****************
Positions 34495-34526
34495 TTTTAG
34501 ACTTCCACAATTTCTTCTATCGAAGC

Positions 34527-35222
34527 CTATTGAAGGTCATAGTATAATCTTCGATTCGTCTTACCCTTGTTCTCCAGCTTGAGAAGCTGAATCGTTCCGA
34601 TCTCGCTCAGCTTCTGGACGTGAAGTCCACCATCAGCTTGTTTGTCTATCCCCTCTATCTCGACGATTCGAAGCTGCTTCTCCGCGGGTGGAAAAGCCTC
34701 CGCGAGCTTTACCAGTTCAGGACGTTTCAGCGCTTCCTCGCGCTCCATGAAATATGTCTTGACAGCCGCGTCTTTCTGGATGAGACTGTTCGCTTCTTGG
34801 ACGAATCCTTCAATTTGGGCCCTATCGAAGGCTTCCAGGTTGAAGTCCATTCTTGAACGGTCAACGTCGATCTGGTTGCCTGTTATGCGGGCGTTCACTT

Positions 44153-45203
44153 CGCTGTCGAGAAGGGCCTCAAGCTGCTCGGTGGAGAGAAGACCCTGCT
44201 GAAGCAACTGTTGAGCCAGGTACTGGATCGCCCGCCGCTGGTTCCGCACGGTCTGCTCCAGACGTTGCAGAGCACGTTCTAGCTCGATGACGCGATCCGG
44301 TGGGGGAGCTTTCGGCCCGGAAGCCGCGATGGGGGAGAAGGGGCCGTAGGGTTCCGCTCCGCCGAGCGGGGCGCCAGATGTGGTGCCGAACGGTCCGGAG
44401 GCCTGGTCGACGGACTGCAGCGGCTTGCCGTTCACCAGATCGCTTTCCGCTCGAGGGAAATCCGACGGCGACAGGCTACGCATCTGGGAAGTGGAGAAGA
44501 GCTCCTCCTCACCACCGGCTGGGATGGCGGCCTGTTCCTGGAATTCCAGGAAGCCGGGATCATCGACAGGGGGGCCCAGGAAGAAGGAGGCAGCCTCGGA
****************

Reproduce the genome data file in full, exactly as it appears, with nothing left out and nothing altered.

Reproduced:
Positions 34495-34526
34495 TTTTAG
34501 ACTTCCACAATTTCTTCTATCGAAGC

Positions 34527-35222
34527 CTATTGAAGGTCATAGTATAATCTTCGATTCGTCTTACCCTTGTTCTCCAGCTTGAGAAGCTGAATCGTTCCGA
34601 TCTCGCTCAGCTTCTGGACGTGAAGTCCACCATCAGCTTGTTTGTCTATCCCCTCTATCTCGACGATTCGAAGCTGCTTCTCCGCGGGTGGAAAAGCCTC
34701 CGCGAGCTTTACCAGTTCAGGACGTTTCAGCGCTTCCTCGCGCTCCATGAAATATGTCTTGACAGCCGCGTCTTTCTGGATGAGACTGTTCGCTTCTTGG
34801 ACGAATCCTTCAATTTGGGCCCTATCGAAGGCTTCCAGGTTGAAGTCCATTCTTGAACGGTCAACGTCGATCTGGTTGCCTGTTATGCGGGCGTTCACTT

Positions 44153-45203
44153 CGCTGTCGAGAAGGGCCTCAAGCTGCTCGGTGGAGAGAAGACCCTGCT
44201 GAAGCAACTGTTGAGCCAGGTACTGGATCGCCCGCCGCTGGTTCCGCACGGTCTGCTCCAGACGTTGCAGAGCACGTTCTAGCTCGATGACGCGATCCGG
44301 TGGGGGAGCTTTCGGCCCGGAAGCCGCGATGGGGGAGAAGGGGCCGTAGGGTTCCGCTCCGCCGAGCGGGGCGCCAGATGTGGTGCCGAACGGTCCGGAG
44401 GCCTGGTCGACGGACTGCAGCGGCTTGCCGTTCACCAGATCGCTTTCCGCTCGAGGGAAATCCGACGGCGACAGGCTACGCATCTGGGAAGTGGAGAAGA
44501 GCTCCTCCTCACCACCGGCTGGGATGGCGGCCTGTTCCTGGAATTCCAGGAAGCCGGGATCATCGACAGGGGGGCCCAGGAAGAAGGAGGCAGCCTCGGA